If you love fine art photography but hate classical music, the Anchorage Symphony Orchestra has a concert for you. Next Saturday their program will include "Ansel Adams: America," which features Adams' memorable images of mega-scenery projected on a huge screen in Atwood Concert Hall. The photos are accompanied by a music composed by the late Dave Brubeck and his son Chris.
Dave Brubeck, best known for his jazz and piano work, had a long association with Anchorage, starting with the premiere of his oratorio "The Light in the Wilderness" during the Alaska Festival of Music in 1970. Chris, too, has had music presented by the ASO in recent years. The Adams collaboration includes perhaps the last music written by Dave Brubeck, who died last year.
The upcoming piece is not particularly jazzy, however, Chris said in a press release. "It's much more of a neo-romantic piece because Ansel Adams was so deeply into Bach and the great composers." The famed photographer seriously considered becoming a concert pianist before he turned to cameras to make his reputation.
Chris says the combination of music and the giant-size versions of photos that are already considered awesome has a particularly powerful effect, and we're inclined to believe him.
For those who like music as much as photography, the concert will also include Beethoven's "Pastorale" Symphony and Vaughan Williams' Suite for Viola and Orchestra with soloist Anne Gantz Burns. Tickets, $25-$49, are available at centertix.net.
Shoot like Ansel
Ansel Adams took well-known photos all over the world, including Alaska. But one thing he never did even once was use a digital camera to take them. (He died in 1984, when digital photography was largely limited to military and scientific applications; Kodak didn't come up with the first megapixel sensor capable of producing a 5x7 photo-quality print until 1986, and the gizmos didn't reach the consumer market until the 1990s.) He used plates and film, everything from the classic Brownie to 35mm devices. But his most famous shots were taken with a gloriously unwieldy 4x5 view camera with bellows like an accordion, a machine Matthew Brady would have understood. And he developed the negatives by hand, himself.
Darkroom development is now considered out of date, but it has its devotees. One is Dick Wyland of Seldovia. Wyland, seeking to downsize, writes to ask if someone will adopt his photo lab equipment. The setup includes:
- Beseler Enlarger with lenses and filters.
- Durst M600 Enlarger with 2 3/4 x 2 3/4 Color Filters.
- Philips Color Enlarger -- PCS-130 Electronic Tri-one System with electronic Tri-one control unit PCS-150.
- JOBO Developer 2840 Tank System 2200 with 2 Drums, Rinse trays and filters.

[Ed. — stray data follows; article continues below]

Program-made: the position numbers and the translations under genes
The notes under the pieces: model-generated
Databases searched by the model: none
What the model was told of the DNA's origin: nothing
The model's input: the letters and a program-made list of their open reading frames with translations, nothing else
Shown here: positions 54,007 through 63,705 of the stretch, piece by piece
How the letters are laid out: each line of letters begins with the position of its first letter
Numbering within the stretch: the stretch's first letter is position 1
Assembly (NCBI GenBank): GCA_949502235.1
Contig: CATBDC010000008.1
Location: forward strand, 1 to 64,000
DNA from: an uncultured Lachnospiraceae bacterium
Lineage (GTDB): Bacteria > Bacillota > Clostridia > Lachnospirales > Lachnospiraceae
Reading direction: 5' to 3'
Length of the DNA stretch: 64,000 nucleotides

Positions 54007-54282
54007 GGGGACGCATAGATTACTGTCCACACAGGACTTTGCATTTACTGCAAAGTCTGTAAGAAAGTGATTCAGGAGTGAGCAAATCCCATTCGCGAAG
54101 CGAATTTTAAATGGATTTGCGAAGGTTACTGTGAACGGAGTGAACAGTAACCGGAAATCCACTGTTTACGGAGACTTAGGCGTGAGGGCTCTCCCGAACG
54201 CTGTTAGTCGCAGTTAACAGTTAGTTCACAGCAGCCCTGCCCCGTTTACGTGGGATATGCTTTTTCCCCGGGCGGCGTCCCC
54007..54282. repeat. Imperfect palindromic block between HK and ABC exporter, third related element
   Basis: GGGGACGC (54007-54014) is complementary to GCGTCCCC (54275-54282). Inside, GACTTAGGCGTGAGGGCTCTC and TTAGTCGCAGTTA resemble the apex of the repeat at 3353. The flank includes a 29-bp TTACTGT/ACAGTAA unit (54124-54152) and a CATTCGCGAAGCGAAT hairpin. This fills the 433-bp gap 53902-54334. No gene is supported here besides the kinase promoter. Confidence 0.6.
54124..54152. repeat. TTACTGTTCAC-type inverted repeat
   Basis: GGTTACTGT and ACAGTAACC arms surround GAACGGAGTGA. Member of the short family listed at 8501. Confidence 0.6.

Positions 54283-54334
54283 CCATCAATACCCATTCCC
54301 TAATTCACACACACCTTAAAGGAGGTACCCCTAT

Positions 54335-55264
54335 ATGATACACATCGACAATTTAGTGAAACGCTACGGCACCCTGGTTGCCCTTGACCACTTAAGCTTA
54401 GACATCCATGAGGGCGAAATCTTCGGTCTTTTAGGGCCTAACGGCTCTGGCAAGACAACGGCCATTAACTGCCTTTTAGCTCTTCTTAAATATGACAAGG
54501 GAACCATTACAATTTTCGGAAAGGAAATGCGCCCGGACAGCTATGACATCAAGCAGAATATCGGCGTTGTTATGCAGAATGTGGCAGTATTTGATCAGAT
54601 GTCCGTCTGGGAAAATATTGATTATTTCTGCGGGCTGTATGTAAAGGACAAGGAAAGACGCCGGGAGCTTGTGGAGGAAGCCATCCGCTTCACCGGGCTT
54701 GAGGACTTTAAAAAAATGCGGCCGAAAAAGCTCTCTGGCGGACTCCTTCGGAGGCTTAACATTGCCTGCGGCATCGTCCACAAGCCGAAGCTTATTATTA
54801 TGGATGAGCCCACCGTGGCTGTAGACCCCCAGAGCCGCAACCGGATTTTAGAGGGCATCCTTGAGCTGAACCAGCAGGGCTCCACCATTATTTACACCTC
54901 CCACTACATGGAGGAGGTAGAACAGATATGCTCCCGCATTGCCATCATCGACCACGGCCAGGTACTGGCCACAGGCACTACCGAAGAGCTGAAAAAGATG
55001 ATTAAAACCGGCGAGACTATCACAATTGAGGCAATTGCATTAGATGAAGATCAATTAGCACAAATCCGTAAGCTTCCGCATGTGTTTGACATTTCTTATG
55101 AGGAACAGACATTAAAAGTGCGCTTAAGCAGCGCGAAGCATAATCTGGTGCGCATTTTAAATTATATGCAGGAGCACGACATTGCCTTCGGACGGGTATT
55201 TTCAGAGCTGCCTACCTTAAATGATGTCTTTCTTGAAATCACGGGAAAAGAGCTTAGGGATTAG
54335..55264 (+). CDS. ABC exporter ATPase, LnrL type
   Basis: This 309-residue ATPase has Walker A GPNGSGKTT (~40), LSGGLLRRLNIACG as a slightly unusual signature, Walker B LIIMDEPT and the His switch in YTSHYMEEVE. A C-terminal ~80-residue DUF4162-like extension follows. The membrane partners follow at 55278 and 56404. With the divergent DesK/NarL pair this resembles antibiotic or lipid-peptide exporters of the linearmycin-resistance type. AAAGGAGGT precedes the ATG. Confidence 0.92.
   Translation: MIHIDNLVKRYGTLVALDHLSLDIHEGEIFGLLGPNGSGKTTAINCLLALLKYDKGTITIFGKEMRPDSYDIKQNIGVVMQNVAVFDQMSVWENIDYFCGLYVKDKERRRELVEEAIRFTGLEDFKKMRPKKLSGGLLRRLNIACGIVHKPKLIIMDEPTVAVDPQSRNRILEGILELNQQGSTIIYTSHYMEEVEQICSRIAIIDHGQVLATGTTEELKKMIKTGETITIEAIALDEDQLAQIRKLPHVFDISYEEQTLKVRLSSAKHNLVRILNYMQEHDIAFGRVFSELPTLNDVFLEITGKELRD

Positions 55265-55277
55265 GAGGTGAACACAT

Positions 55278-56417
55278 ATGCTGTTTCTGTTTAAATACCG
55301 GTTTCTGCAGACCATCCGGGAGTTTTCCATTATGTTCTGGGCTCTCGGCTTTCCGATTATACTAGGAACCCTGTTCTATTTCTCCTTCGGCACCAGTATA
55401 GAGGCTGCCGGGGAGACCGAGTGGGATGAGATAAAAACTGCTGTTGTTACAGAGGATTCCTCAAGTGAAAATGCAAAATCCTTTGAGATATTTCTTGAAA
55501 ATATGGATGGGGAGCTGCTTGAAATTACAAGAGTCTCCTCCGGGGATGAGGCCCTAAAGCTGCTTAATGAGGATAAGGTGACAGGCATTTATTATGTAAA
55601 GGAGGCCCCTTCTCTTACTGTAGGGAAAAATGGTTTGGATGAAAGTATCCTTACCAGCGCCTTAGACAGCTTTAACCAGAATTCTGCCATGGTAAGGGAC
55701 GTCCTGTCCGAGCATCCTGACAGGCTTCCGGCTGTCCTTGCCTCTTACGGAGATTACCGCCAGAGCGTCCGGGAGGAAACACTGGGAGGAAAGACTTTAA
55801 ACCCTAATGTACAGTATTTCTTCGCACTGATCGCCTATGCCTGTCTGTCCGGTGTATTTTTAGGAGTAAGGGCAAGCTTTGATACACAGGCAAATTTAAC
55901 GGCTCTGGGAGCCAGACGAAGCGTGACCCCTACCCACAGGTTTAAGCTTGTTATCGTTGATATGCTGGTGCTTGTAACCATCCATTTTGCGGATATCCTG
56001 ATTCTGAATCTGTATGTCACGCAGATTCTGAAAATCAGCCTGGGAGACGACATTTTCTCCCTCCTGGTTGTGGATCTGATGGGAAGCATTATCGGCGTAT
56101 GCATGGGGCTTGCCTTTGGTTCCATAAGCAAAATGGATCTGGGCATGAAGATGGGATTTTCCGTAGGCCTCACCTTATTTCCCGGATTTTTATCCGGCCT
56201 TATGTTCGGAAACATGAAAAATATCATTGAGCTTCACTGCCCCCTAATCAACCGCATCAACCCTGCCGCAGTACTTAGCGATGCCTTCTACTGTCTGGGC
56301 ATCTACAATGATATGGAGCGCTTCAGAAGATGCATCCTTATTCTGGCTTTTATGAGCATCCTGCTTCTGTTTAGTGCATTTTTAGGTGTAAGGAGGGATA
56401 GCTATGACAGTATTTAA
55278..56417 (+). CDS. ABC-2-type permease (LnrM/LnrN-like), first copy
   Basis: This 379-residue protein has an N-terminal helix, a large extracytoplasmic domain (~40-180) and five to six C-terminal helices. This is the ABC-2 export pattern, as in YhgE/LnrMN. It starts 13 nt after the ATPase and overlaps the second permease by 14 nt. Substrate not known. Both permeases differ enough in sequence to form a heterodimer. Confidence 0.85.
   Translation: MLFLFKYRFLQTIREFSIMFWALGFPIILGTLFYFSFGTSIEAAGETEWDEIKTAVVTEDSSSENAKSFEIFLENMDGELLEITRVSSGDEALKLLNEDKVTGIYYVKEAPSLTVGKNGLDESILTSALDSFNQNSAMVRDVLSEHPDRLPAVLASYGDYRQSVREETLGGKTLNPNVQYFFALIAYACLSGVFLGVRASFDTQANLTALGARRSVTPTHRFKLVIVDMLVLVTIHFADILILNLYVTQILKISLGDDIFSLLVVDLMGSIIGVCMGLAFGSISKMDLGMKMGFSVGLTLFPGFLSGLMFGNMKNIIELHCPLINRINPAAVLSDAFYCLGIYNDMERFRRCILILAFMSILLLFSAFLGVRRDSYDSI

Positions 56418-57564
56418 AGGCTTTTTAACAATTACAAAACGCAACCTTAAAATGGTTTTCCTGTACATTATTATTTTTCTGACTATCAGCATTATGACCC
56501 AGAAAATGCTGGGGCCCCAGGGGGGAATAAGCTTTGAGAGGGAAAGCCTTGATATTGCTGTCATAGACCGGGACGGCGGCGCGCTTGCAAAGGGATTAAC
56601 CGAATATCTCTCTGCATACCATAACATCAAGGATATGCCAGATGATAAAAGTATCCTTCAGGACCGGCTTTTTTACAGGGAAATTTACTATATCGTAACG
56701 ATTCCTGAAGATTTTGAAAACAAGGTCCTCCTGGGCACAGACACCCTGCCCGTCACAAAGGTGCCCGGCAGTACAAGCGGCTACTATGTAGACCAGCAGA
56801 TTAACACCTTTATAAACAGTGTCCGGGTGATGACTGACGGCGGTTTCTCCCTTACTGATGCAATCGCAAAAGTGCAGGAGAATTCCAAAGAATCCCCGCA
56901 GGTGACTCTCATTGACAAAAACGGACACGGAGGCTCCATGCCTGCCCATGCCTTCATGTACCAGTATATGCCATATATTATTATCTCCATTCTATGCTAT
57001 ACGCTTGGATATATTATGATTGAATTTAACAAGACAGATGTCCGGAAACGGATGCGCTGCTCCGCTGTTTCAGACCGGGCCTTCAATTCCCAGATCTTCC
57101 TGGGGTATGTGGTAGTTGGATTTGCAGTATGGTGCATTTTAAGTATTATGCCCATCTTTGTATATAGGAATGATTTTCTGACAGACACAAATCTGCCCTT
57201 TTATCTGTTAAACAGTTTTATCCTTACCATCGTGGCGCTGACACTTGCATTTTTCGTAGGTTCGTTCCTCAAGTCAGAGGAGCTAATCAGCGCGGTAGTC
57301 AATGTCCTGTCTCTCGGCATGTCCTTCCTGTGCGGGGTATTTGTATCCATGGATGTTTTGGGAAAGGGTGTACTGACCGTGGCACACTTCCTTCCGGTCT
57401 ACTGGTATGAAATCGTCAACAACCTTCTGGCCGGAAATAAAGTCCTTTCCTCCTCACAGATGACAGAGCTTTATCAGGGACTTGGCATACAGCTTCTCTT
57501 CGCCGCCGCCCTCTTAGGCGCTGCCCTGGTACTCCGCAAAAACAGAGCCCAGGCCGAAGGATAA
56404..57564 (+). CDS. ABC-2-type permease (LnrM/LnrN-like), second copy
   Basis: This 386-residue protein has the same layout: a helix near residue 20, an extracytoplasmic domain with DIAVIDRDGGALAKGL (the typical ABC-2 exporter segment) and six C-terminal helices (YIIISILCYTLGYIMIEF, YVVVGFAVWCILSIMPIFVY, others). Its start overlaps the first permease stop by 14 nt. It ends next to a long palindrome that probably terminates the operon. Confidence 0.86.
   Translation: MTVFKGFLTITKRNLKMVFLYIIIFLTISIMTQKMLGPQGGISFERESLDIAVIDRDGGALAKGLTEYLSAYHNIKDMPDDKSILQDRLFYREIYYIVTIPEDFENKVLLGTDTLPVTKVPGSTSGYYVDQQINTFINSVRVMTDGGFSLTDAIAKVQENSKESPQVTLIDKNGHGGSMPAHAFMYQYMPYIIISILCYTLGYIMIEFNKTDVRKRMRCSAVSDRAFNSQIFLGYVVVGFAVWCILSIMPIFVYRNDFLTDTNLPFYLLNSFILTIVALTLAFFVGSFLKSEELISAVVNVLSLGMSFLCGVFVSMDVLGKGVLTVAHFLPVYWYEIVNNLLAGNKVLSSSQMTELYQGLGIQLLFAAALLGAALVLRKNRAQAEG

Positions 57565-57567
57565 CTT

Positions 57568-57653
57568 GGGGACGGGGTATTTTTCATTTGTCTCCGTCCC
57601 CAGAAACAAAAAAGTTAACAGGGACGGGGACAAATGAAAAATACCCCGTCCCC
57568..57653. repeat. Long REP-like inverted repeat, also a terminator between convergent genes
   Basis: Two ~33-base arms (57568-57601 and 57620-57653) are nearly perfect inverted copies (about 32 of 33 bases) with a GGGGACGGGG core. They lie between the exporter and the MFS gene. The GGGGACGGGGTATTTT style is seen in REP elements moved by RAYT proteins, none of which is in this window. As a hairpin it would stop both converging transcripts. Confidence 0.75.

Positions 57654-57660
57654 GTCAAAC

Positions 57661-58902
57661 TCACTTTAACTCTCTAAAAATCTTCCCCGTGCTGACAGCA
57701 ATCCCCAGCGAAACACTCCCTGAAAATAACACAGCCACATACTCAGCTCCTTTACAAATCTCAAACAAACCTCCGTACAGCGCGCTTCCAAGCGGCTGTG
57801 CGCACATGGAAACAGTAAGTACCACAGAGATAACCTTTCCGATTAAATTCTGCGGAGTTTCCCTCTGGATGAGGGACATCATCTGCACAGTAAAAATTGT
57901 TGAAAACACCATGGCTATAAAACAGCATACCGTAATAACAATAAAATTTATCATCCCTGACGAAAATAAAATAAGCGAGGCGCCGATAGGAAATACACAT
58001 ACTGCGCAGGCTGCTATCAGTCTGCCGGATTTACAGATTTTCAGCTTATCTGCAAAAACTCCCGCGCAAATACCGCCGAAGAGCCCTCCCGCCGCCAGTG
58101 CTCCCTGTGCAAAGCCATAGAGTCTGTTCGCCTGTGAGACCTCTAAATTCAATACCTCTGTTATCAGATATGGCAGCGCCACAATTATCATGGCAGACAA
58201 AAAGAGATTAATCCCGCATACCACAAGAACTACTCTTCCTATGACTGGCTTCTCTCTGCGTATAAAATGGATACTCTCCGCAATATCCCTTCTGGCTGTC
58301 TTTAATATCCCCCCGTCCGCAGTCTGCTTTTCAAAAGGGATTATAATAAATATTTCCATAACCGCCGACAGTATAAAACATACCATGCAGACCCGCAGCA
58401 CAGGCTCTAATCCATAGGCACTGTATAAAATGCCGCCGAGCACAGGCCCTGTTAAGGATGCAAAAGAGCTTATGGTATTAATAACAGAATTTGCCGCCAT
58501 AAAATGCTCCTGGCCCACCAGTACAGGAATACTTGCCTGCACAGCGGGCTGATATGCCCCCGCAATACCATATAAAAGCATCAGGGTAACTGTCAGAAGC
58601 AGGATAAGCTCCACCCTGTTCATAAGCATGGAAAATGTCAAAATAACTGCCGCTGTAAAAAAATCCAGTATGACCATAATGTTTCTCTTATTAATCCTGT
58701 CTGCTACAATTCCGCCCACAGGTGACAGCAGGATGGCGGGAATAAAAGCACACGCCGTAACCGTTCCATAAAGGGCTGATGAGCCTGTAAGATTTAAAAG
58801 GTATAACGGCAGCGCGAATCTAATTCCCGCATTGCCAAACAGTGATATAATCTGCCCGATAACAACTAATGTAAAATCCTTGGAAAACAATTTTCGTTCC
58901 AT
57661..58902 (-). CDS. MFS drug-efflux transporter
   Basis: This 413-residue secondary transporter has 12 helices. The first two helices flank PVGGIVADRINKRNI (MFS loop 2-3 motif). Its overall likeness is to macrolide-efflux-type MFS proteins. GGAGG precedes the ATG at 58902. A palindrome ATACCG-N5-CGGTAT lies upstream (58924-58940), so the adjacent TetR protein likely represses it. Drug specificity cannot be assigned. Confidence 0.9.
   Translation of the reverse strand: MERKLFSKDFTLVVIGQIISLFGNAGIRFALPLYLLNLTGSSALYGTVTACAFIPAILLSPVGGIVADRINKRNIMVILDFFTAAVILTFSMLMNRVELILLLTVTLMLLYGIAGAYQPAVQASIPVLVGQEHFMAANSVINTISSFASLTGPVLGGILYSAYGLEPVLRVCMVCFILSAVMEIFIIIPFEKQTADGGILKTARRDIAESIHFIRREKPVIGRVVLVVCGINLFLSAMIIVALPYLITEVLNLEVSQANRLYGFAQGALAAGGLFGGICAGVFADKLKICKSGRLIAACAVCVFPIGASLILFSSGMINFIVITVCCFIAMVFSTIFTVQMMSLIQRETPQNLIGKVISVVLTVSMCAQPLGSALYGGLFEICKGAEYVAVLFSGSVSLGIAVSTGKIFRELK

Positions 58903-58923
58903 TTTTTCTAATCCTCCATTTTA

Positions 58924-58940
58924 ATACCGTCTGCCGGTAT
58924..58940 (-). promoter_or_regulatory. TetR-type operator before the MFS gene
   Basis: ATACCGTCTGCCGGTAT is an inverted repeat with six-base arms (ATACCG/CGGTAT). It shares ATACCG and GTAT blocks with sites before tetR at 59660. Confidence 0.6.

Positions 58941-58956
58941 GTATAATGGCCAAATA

- Micro Sight 3 Negative Enlarger for viewing with grain focusing and 2 adjustable Print Boards.
- Various lens filters and other "stuff", books, etc. for the darkroom experience.
Wyland is offering to not only give the shop to an interested party, but to deliver it to a location on the Kenai Peninsula or Anchorage area; he's even willing to bring it to the Mat-Su. Interested photobugs can contact him at 907-234-7462.
A few more photos
The statewide juried photo exhibit "Rarefied Light" is on display at the International Gallery of Contemporary Art, 427 D St., through November.
Soldotna photographer Joe Kashi has a show in the ARC Gallery in the Consortium Library titled "Not Quite Black and White;" Kashi has taken color photos of natural scenes that appear to be Adamish black-and-whites until you look closely. It will be on display through Dec. 13.
Recent photos by Brian Adams featured in his big new book "I Am Alaskan" are featured at the Alaska Native Arts Foundation Gallery, 500 W. Sixth Ave., for the rest of the month.
At press time Friday, the plan is to review Anchorage Opera's production of "Lucia di Lammermoor" on opening night and have it elsewhere in today's Daily News. If that hasn't happened, you can find the review online at adn.com/artsnob, where we regularly try to post such critiques in a speedy manner. The final performance will take place at 4 p.m. today in the Discovery Theatre.
Speaking of opera, the live HD big screen broadcast of "Tosca" from the Met will be repeated at 6:30 p.m. on Wednesday at both Regal and Century cinemas. I've become a fan of this format, even though one occasionally sees things one probably wouldn't attend in person. Last month it was the absurdist Soviet farce "The Nose" by Dmitri Shostakovich. It dates from the composer's early years, when he had a new and different wild idea about every 10 seconds, none of which had much to do with the previous or following ideas; that was before Comrade Stalin persuaded him to consider the benefits of artistic cohesion. Whatever else happens this year it will seem plain and clear compared to this bewildering piece. But after seeing it I find myself paying more attention to people's nasal appendages.
Reach Mike Dunham at email@example.com or 257-4332.